Stimulus payments and the economic recovery have all eyes on interest rates. Equity markets as well as Large Cap, Mid Cap and Small Cap continue to perform well. Value stocks outperformed growth stocks over 10% in Q1, as more economic sensitive companies rallied in expectation of this economic rebound. Negatives include a relatively expensive market, with potentially higher inflation, which could force the Federal Reserve to become less accommodative.
The continued rise in interest rates was the main topic impacting the markets during the first quarter. Rates continued their upward climb in March as rates on the 10-yr Treasury moved up 30 basis points on the month, ending at 1.74%. The 10-yr Treasury started the year at 0.93%. Higher rates cause bond prices to decline, across the bond spectrum.
Rates moved higher on fears that price growth may accelerate faster than policymakers suggest. With more fiscal stimulus hitting pocketbooks, a proposed large infrastructure spending bill in the works and continued good news on the rapid progress of vaccinations, the markets will continue to worry that the risk the economy may overheat has increased. The Federal Reserve has pledged to hold interest rates low to ensure a full economic recovery.
Equity markets were up for the quarter, powering through multi-day downturns where the fear of higher inflation and interest rates would slow capital investments and curb future earnings projections. Large cap Stocks were up 6.17%, while mid cap and small cap stocks were up 13.47%% and 18.24% respectively based on the Standard & Poors Indices. developed international stocks were up 3.48% for the quarter with emerging stocks up 2.29%
Growth stocks, especially those that have been bid up on future earnings were hit the hardest in during the quarter. Whereas the value stocks finally started to outperform. Growth stocks outperformed value stocks by 30% in 2020 but value outperformed growth over 10% in Q1, as more economic sensitive companies rallied in expectation of this economic rebound.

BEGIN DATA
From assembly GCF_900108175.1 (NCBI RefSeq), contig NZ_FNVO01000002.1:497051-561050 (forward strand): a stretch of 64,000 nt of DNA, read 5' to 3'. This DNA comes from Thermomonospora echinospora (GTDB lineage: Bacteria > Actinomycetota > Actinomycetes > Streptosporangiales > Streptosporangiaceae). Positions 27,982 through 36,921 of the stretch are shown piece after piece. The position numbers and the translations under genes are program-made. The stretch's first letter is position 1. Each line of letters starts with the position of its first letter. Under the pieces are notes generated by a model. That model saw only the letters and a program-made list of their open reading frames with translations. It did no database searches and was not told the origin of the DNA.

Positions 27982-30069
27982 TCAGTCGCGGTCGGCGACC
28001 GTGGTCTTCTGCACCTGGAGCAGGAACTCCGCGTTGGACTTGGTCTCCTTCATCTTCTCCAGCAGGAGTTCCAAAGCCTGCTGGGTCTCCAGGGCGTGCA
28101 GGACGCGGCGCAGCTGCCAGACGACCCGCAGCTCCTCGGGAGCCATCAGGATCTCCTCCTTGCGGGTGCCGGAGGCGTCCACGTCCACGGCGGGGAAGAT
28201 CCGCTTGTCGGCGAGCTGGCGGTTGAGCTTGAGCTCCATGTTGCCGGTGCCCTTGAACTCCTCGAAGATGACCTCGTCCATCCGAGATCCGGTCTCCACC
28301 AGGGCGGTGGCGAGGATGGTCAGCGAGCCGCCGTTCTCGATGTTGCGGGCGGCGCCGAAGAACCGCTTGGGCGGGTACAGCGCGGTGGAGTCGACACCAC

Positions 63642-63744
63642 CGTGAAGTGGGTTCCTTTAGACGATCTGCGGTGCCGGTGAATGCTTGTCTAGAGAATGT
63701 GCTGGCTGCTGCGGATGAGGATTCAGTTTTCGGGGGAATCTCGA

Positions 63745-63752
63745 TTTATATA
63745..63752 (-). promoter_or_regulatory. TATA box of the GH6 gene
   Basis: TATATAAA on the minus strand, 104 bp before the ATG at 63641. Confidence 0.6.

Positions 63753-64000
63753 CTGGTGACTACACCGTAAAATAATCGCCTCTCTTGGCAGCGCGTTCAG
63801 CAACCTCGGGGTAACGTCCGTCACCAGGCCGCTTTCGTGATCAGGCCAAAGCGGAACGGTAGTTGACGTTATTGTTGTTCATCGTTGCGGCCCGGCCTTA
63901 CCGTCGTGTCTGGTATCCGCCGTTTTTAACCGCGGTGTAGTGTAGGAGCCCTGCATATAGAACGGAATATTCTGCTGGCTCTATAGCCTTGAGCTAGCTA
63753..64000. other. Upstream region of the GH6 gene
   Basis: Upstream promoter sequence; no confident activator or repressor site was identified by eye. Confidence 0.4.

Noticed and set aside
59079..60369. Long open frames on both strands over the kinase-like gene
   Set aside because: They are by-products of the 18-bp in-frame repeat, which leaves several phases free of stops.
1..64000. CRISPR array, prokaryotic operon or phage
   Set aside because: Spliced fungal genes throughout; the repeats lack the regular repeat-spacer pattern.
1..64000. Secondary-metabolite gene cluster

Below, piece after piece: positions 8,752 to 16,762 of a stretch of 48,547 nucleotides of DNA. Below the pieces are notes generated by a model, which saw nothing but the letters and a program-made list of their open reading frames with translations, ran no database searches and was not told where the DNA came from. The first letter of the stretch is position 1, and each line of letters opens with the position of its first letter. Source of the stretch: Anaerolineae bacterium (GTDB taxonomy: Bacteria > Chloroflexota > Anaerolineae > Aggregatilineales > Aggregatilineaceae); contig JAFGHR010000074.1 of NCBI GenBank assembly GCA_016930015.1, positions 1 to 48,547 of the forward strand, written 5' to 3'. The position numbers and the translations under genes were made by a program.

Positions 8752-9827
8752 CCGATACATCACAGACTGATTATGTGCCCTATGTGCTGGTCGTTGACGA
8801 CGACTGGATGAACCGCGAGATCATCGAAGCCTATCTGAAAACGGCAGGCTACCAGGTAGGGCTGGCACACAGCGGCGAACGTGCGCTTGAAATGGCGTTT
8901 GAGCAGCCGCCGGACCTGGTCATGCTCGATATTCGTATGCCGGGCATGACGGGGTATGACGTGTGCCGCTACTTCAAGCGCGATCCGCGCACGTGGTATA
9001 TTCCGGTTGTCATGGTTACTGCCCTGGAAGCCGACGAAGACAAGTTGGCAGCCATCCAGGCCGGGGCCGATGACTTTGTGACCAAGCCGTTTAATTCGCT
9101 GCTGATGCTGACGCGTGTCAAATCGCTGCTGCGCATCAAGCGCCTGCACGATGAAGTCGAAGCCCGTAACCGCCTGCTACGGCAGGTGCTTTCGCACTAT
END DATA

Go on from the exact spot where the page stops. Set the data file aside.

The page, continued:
Equities are facing cross currents for 2021. Positives include expectations for a strong second- half economic recovery where pent up demand could escalate into strong GDP and earnings rebounds. Negatives include a relatively expensive market, with potentially higher inflation, which could force the Federal Reserve to become less accommodative.
Overall Mutual Fund Model equities returned 4.85%
Overall Mutual Fund Model fixed income assets returned -3.02%
Core Plus Model equities returned 5.11%.
Large caps. Our Large cap funds under performed slightly for the month. Large Cap Funds overall were up 5.10% versus the S&P 500 at 6.17%. Our Vanguard Information Technology Index Fund (VITAX) detracted from the mix as the technology sector lost some of its momentum and was up 1.42%. Our T. Rowe Price Dividend Growth Fund (PDGIX) was up 4.98% and the J.P. Morgan Hedged Equity fund (JHEQX) was up 4.54%. One-half of the large cap allocation is in the Vanguard S&P 500 Index Fund (VFIAX), which had the same return as the Index.
Mid Cap. The two Mid Cap funds were up 6.57% versus 13.47% for the Mid Cap 400 Index. Our Mid cap growth fund, MFS Mid Cap Growth Fund (OTCKX) underperformed the benchmark and was up down 2.40% for the quarter which was not surprising given the fact growth stocks were out of favor. Our J.P. Morgan Value Fund (FLMVX) offset some of the MFS weakness and was up 15.54% as value stocks came back strong during Q1.